The longer, less sensationalistic International Trailer (3:49) actually takes time to set up the premise of the film. It’s a better trailer, by far, but I can see how it wouldn’t have sold the film to the grindhouse market in the States.
Two Radio Spots (0:30 each) from the US ad campaign hilariously make no reference to the film being set on a train. The new title, New House on the Left, and the canned doorbell sound effect punctuating the ads imply the complete opposite, in fact.
Usually I’d be pretty blasé about a Poster and Stills Gallery, but the marketing for Night Train in the various territories alternates between fascinating and outright hilarious. You have to love how it’s advertised as “Last House Part II,” complete with picture of David Hess and Godfather font rip-off, how Irene Miracle’s miraculously wearing panties during her escape scene on the German lobby cards or the Anglicizing of the cast’s names on the American ad materials.
It spends so much time invoking Last House on the Left that it’s really hard to evaluate Night Train Murders on its own merits. From a technical standpoint it’s certainly more polished than Last House, but it winds up being far less effective. Even its one big, showstopper moment doesn’t really have much impact. It’s bleak, depressing and sleazy but not particularly envelope pushing. The story’s a total mess and the movie is not particularly well paced. While its presentation is superb, this Blu-ray release is for hardcore fans only.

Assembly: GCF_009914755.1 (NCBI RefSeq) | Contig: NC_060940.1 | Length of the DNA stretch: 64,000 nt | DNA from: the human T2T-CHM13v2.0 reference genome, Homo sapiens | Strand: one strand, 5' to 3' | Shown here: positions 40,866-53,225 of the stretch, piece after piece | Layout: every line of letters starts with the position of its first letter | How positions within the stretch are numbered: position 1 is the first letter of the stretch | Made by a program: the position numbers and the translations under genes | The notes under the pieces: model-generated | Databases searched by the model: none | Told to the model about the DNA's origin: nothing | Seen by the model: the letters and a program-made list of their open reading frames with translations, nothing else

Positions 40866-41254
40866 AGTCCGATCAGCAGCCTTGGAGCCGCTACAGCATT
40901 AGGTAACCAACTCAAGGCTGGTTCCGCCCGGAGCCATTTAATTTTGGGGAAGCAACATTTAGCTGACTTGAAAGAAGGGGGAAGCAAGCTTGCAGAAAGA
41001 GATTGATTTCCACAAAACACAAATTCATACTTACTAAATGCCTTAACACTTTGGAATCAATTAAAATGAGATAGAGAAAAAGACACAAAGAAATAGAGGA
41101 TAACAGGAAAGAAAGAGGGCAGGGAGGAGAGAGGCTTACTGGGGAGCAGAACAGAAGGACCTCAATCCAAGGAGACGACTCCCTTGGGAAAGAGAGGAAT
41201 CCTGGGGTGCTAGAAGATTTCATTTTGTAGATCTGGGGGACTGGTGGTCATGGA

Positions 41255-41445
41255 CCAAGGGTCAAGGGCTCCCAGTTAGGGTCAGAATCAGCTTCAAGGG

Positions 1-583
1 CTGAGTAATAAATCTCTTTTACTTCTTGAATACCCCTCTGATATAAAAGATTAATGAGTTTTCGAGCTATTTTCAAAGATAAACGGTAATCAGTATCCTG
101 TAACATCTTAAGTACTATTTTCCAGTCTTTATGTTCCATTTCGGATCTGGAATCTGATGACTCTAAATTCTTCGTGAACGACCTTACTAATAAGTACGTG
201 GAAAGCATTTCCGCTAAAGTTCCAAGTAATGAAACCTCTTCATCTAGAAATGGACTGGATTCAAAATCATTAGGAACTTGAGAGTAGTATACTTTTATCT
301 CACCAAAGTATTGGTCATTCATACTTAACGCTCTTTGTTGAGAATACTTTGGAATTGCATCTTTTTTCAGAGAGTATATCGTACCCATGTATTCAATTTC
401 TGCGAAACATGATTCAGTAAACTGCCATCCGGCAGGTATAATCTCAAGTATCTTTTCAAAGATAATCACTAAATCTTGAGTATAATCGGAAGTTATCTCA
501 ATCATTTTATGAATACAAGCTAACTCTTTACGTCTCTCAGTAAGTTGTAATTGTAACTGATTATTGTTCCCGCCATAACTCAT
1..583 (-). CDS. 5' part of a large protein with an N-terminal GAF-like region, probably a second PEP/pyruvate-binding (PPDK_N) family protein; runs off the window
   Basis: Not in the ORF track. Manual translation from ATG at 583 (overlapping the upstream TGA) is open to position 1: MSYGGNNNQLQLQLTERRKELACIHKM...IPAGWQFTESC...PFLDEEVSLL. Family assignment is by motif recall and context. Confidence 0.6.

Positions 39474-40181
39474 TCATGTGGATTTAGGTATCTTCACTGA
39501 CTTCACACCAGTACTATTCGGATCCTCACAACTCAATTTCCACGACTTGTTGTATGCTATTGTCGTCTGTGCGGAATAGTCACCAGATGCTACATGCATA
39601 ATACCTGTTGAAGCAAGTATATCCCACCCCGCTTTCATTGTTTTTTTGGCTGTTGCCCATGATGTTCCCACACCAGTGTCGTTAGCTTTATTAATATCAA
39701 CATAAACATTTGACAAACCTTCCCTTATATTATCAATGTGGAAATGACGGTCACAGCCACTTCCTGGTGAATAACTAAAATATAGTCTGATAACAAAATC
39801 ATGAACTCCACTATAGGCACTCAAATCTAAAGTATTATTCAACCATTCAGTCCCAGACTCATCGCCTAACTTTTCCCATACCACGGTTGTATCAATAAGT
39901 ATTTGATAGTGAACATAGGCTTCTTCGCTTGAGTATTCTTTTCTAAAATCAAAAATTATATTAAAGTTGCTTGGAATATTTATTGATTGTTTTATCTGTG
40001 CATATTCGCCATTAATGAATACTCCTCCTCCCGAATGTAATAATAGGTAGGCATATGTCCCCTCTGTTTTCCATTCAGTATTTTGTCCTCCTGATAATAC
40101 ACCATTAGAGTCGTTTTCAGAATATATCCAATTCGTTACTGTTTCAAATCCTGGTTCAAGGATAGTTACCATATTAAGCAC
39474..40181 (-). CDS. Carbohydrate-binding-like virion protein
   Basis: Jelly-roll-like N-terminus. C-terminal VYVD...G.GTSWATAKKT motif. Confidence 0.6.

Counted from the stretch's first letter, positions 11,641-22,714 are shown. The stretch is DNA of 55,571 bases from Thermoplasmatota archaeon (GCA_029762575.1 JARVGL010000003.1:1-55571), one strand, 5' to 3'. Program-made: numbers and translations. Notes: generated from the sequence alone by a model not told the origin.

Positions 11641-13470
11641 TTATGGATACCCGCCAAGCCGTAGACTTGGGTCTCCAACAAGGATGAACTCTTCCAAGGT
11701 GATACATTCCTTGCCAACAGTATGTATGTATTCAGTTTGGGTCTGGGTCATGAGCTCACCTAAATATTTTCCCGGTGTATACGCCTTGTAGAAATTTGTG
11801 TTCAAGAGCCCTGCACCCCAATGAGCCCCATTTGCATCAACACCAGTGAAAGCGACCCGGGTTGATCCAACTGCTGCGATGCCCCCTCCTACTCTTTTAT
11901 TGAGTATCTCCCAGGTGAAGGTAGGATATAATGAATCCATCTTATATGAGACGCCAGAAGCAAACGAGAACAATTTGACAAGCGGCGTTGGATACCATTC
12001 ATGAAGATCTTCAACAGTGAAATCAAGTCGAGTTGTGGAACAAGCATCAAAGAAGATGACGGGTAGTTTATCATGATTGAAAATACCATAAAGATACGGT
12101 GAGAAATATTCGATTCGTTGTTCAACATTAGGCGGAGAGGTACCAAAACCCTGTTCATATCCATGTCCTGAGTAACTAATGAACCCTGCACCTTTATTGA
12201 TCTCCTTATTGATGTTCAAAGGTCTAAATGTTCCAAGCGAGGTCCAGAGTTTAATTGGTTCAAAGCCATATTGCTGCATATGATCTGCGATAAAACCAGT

FINALLY, a sober review of this film. I've come upon review after review trying to claim this film is superior and you know it comes down to something like resentment over the film's tagline (I've actually heard people say I Spit on Your Grave is a good film because it doesn't feel like a film and therefore, in comparison and because of the tagline, Last House was a failure) or prefering this due to its' more polished style or being Italian.
|All times are GMT +1. The time now is 09:40 AM.|
Portal By vbPortal Version 3.8.1
Copyright ©2000 - 2015, vbPortal. All Rights Reserved.